Can Backpacks Save Our Birds?

PHOTO: Use the movement of the wings to produce the electric current to run the sensors.

So you want to know where birds go to escape the powerful winds such as those that ravaged the Atlantic seaboard during superstorm Sandy? Curious about how tiny hummingbirds fly all the way across the Gulf of Mexico every year as they return to their nesting area? Puzzled about how migrating birds will survive global climate change that could destroy their precious wetlands?

Find out by putting backpacks on some of the birds, backpacks crammed full of sensors that will record their every move and transmit all that data back to scientists who could learn a lot about flying critters that many claim are modern dinosaurs.

Is it really possible to put what amounts to a portable lab on the back of a songbird, or even an eagle? Scientists and engineers in numerous labs are betting they can do just that, and the data they expect to collect could revolutionize our thinking about our fine feathered friends.

"This is going to be hugely useful," ornithologist Andrew Farnsworth of Cornell University said in a telephone interview. "We'll see some real novel things birds are doing that we didn't think they were doing." Much of the technology is already available, and Farnsworth wants to see backpacks that can track "where the bird is over the course of its journey from wherever it originates to its destination." He wants details, and he wants them as close to real time as possible.

That's a tall order, but across the campus one of his colleagues, Michael Shafer of Cornell's Intelligent Machine Systems Laboratory, is working on a key problem that has to be resolved before Farnsworth's dreams can come true. The sensors that can collect the data, the microcontrollers that can log it and transmit it back to the lab, are already available.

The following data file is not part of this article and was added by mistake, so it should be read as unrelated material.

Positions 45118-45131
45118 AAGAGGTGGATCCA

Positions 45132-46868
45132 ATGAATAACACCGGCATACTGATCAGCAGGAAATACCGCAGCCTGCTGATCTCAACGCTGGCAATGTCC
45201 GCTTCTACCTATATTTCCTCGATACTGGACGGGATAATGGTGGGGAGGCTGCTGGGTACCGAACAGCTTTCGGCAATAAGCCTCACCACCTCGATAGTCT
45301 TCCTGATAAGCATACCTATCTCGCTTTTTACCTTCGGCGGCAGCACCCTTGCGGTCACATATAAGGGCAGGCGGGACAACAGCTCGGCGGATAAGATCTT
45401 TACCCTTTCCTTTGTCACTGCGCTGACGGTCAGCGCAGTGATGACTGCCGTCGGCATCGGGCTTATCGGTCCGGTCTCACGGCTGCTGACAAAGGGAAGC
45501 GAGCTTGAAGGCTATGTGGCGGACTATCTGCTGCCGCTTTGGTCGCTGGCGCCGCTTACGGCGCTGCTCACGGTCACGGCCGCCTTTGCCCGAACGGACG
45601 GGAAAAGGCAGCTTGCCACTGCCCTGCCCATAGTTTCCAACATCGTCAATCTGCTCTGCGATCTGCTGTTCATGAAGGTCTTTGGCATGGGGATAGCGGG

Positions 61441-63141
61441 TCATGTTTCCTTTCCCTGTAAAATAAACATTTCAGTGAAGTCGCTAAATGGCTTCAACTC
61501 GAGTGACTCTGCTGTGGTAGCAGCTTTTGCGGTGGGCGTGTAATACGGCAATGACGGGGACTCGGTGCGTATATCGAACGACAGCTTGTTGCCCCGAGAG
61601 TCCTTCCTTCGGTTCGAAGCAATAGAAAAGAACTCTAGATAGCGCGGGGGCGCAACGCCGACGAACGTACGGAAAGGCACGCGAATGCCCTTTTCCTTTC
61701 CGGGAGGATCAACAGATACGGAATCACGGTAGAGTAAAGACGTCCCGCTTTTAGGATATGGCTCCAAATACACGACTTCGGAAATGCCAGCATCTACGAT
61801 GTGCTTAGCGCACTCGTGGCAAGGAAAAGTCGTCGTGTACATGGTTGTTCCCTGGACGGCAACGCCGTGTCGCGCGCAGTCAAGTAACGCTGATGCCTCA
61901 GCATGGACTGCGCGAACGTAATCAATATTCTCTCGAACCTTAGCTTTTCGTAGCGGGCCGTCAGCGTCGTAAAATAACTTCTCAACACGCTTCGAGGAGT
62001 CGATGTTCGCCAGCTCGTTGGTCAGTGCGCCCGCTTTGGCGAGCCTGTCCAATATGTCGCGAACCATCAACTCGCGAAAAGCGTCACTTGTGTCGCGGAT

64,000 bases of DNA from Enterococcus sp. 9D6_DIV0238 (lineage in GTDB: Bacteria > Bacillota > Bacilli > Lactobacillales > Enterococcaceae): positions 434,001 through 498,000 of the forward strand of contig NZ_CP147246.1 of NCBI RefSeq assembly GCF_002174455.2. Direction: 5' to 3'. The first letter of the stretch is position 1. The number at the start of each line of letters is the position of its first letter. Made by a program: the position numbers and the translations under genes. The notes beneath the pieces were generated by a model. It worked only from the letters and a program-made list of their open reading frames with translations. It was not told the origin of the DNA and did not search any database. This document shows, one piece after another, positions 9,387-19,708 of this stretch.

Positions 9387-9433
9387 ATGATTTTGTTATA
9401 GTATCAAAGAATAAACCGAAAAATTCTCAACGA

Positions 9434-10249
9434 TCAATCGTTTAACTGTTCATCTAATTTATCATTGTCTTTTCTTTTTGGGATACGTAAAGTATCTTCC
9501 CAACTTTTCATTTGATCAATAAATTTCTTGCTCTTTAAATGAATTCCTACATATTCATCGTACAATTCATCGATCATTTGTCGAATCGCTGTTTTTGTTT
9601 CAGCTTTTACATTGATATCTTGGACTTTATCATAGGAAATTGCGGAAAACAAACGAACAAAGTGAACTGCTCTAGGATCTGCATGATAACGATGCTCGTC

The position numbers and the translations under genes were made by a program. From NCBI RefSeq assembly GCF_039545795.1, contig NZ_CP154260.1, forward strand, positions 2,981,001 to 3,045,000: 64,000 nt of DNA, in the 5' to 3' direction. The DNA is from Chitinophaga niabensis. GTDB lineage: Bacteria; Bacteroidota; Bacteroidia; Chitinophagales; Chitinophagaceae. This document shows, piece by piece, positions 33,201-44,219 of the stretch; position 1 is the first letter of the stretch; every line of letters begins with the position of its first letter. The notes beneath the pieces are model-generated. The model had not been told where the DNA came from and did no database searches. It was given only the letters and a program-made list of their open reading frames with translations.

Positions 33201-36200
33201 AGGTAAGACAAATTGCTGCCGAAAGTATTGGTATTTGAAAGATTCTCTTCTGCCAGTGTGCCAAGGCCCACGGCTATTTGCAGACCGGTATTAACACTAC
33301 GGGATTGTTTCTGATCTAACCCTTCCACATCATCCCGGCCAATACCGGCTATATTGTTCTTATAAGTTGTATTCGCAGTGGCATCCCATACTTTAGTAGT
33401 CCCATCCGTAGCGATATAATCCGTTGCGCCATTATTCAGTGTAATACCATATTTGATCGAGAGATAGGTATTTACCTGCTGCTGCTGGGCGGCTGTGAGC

But energy is the hog that could kill the bird.

"You can't put a nine-volt battery on a bird," since the battery would weigh more than a lot of birds, Shafer said. The solution, he said in a telephone interview, is to make the bird supply its own electricity. To see if that's possible, Shafer recruited a pigeon to see if he could build a backpack loaded with instruments that wouldn't cause the bird to flip over on its back and crash to the ground. He knew the package could weigh no more than 4 percent of the weight of the bird.

That was the easy part. The pigeon hardly noticed that it had a hitchhiker on its back.

So he equipped it with a piezoelectric device that can convert mechanical energy into electric energy. As the pigeon flies, its body moves conversely to the motion of the wings. When the wings go up, the body moves slightly down, and when they go down, the body moves slightly up.

That was more than enough to cause a man-made crystal to produce a current in a process first demonstrated in 1880 by the famous Curie brothers, Pierre and Jacques. The amount of acceleration, or movement, of the pigeon's body in response to the flapping wings was "kind of shocking" to Shafer and his colleagues.

What's remarkable about this is the entire device was built in the Cornell lab with "off the shelf stuff," he added, "but we made a lot of modifications to suit our needs."

He's confident that a custom made device would perform much better, and he thinks it's possible that even hummingbirds could be outfitted with backpacks, although the larger the bird, the easier the task. What hummingbirds lack in mass, however, they may make up for with the incredibly rapid movement of their wings.

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